Sangalen, iu the King of Kandy's guns), and alko the person of Budbu 
service, he was called a Captain; this Swammy, the King, who had coo- 
man advanced to a gun in the rear of stantly resided with us in the palace ; 

» It wa, on the 19tb. W. H. C. *''«»""•'' uJ ^^^ ''!„'« Z «l!!^ 

t On the hill from whence our people walk might accompaay the gutuo a 

w«re driven in the night previous to the ' ' . 

attack. • The exact words. . 


^817,] ThQevi\NarraiivcqfkisSuJinngsa7nongti^KMdi»At. 21 

in their marcbs and those who were. 
ooable to no Ye from their cots were 
t^ reauuD» b^ioii^ recoinraended to 
the mercy of the King of Kaody, by 
lifAJor DaYie* through the head mea 
of the cQuotry, with whom the Major 
n»ade the terios of hif retiriog; and 
^ter the troop« hail quitted the gar- 
riion they did indafid shew mercy to 
ta * I however, ai a capitulation was 
madcy we expected to be taken care 
of; thai medicines would be admi- 
mstered to us, and. that when we were 
well we should be sent to Colombo. 
About half an hour or an hour after 
(iibout oae o'clock), Major Davie and 
the garrison, accompanied by Budhi^ 
Swammy, marched out of the palace, 
with drums treating — such of the con- 
▼:aiescents as were able to crawl 
marching, or trying to march, with 
him < some, it was said« on all fours, 
not strong enough to carry their arms 
nor to stand up : these poor people, 
1 understood, were killed by the 

The garrison had hardly marched 
out at the front gate^ on the road to- 
wards Katte^^astotte, when thousands 
of Ike Kandians entered the p»lace on 
all sides, armed with swords, knives, 
dubs, old firelocks, &c. and rushed 
into the hospital, where I lay with 
about 149 other Europeans. I was 
at this time sitting upon a couch, be- 
ing the only man in hospital who 
could sit up (with my crutches I could 
manage to walk about a pace or two 
in a minute) i I had therefore a full 
view of the horrible scene that ensued. 

The Kandiaus had no sooner en- 
tered than they began to butcher in- 
discriminately every one in the hojipi- 
tal, robbing them at the same time, 
cursing and reviling them, and spit- 
ting in • their faces ; they mostly 
knocked out the soldiers' brains with 
clubs, &c. then pulled them out by 
the heels, the dead and the dying, and 
threw many of them into a well ; num- 
bers of bodies were left in the streets 
and devoured by dogs, but none were 
buried: some poor wretches got otf 
their cots, and tried to crawl away, 
but the Kaudians murdered them 
before they could get out of the hos- 
pital: '* t not many of the British sol- 

♦ The poor ninii's own words, 
•f- This beautifully characteristic fact 
of the behaviour of our po(»r country- 
men, is in the exact words uf Tboen 
himself. VV. H. C 

diers cried out for merey, but manp. 
called upon their God*** Some suf» 
fered death without saying a word* 

1 was situated about the middle of 
the hospital ; and with my two crutthea 
made an effort to reach the door. 
Some of tbeKandians (about 95) camo 
up to me$ they spit in my face, and 
abused me a good deal, and some one 
gave me a severe blow on the fore* 
head with a sword or club, which 
knocked me sensless to the ground »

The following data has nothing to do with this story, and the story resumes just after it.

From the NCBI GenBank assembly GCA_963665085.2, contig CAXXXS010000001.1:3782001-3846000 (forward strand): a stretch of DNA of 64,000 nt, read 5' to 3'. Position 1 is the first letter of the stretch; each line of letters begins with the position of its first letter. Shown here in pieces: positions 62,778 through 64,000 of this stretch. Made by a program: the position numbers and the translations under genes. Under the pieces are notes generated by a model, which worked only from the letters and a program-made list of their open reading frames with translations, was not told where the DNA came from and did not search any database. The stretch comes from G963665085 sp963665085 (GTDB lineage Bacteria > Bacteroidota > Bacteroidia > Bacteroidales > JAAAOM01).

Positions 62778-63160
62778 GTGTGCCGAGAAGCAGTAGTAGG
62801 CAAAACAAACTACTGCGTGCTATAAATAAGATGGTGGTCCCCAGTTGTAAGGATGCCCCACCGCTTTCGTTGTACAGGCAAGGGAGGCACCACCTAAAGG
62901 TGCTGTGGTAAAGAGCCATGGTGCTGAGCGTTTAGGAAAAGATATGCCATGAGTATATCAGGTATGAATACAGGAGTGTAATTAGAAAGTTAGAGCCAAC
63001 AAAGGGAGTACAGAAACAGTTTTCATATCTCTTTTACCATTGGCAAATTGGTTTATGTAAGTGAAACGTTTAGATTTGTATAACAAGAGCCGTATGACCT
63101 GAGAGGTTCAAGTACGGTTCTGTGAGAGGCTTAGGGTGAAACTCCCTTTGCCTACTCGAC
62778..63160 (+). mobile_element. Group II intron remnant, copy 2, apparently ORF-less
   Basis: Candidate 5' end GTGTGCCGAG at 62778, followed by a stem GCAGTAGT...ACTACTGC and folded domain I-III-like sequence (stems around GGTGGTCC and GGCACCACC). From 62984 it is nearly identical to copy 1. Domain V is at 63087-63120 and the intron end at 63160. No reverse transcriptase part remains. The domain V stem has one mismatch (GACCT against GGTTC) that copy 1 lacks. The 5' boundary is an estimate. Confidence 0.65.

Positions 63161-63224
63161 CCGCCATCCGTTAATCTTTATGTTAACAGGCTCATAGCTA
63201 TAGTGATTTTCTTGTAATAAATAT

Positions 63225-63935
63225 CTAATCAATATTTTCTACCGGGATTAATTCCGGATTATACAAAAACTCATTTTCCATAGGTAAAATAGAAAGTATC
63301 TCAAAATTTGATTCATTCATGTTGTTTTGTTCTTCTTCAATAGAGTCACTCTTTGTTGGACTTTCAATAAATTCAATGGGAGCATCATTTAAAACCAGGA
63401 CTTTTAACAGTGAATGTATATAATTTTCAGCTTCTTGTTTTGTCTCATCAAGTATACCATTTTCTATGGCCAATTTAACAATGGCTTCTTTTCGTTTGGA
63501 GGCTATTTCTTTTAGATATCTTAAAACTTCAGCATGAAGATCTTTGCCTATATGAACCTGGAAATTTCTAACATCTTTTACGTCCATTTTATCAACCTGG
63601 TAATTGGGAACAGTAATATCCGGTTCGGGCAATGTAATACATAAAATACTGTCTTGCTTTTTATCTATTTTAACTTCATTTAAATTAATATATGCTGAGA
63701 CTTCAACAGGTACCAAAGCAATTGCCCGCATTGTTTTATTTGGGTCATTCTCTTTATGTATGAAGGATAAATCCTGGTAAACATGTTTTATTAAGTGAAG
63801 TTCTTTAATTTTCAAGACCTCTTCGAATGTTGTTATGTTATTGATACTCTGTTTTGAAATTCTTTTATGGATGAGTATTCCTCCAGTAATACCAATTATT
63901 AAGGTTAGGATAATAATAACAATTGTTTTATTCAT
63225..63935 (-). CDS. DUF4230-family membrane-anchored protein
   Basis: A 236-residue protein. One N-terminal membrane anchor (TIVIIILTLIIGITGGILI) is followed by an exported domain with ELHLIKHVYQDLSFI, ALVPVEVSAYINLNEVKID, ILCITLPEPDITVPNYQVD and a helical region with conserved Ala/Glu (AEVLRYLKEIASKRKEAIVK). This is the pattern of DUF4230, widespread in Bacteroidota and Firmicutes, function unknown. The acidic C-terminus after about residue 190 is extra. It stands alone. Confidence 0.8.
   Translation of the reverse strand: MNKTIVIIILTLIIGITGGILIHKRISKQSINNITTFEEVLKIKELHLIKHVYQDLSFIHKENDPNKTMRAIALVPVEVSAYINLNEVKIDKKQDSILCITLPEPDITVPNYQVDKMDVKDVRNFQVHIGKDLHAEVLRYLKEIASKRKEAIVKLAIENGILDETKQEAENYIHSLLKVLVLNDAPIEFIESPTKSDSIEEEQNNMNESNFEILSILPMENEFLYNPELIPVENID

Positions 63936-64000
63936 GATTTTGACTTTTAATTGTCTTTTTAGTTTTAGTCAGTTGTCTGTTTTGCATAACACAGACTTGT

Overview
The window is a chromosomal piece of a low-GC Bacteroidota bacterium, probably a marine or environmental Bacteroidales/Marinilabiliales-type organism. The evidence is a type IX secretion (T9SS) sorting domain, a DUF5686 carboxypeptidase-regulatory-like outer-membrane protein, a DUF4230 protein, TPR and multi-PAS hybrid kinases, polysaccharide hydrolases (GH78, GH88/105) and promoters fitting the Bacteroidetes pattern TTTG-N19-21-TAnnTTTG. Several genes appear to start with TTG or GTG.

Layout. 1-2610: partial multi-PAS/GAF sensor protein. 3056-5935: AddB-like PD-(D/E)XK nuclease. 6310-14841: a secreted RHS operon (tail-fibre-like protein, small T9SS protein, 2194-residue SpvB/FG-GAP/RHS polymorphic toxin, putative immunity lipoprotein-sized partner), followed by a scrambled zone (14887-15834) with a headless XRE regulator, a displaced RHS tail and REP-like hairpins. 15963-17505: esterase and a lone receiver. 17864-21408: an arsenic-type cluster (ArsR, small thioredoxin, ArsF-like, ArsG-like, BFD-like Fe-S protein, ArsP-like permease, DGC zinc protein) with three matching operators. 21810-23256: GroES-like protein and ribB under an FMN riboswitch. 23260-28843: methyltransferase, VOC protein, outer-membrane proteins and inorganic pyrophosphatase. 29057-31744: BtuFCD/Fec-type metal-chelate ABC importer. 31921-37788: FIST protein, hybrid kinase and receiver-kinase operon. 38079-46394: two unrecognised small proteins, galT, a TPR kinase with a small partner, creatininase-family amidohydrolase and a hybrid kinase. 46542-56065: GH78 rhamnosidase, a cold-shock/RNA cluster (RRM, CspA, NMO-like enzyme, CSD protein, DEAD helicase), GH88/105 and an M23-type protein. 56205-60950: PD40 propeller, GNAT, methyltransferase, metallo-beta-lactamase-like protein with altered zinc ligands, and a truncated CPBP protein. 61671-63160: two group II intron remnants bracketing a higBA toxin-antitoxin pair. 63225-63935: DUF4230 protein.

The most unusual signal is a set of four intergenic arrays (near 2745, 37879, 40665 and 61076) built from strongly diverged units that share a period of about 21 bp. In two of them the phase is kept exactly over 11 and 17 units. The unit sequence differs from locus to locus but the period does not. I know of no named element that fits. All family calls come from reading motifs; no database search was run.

when 1 recovered my senses (1 don't 
know if I crawled or was carried) 
1 found myself i}ing in the court 
amongst the dead bodies of my bro- 
ther soldiers. I was quite naked, 
having been stripped of every Ihing* 
Dr. Holioway had placed two blistert 
on my body, and these were tied on 
with a pocket handkerchief; tbejr 
had torn off the pocket handkerchief 
and blisters, which last had taken* 
away with them all the skin from mj 
beliy ; at this time it was about 5 or 
6 in the evening. 

I then crawled away on all foura 
into the battery (where the garden 
now is) at. the back of the palace i 
and. there I found a number of Kau- 
dians, about 10 or 12, who laid hold 
of me again, and, tying a rope round 
my neck, they hung me up to a beam 
in a gateway, near a Church that was 
in the road; and, having done this, 
they quitted me immediately ; the 
rope broke, and 1 fell to the ground* 
as I found when 1 recovered my 
senses, which 1 lost when they huug 
me up. It was now quite dark, and 
1 crawled away to an old house nearly 
(not quite) a quarter of a mile ov, 
where the tank is now, and 1 entered 
an old deserted house: here I re- 
mained, I think, without seeing any 
one for 7 or 8 days. It rained al- 
most night and day, though not very 
hard ; I drank the dirty water that 
fell on the ground, and near (close) 
to the house there was high grass, 
I crawled out and ate thisy which 
was the only nourishment 1 had for 
the period I have mentioned; the 
wound on my head healed of itself 
(though I feel it painful now some- 
times) ; but I sull'ercd a good deal 
from all the skin of my belly being 
torn oil' with the blister when I was 

At the end of the time I have men- 
tioned, a Kandian came in and looked 
at me, and I at him ; he then ran 
^ - away, 

24 Thoen's Narrativeof his Sufftrings among thelLz,iAi2Lti%. [July^ 

lieve), I began to cry «t seeiog^ the 
face of an European, aod he came 
near to where I was. 1 wa« wrapped 
up in an old mat, my only coTeriog;^ 
and I told him that I was in gretit 
misery, and begged him to assist me, 
and he said he would see me again 
in two or three days; and I after- 
wards saw him at a distance, and 
called to him: he said he would see 
me on his return, which he did; but 
h^ never gave me any victuals, nor 
any thing, and when I asked him for 
a little tobacco, he said he had none.' 
A day or two after, the King arrived 
and sent for me; as I could not walk,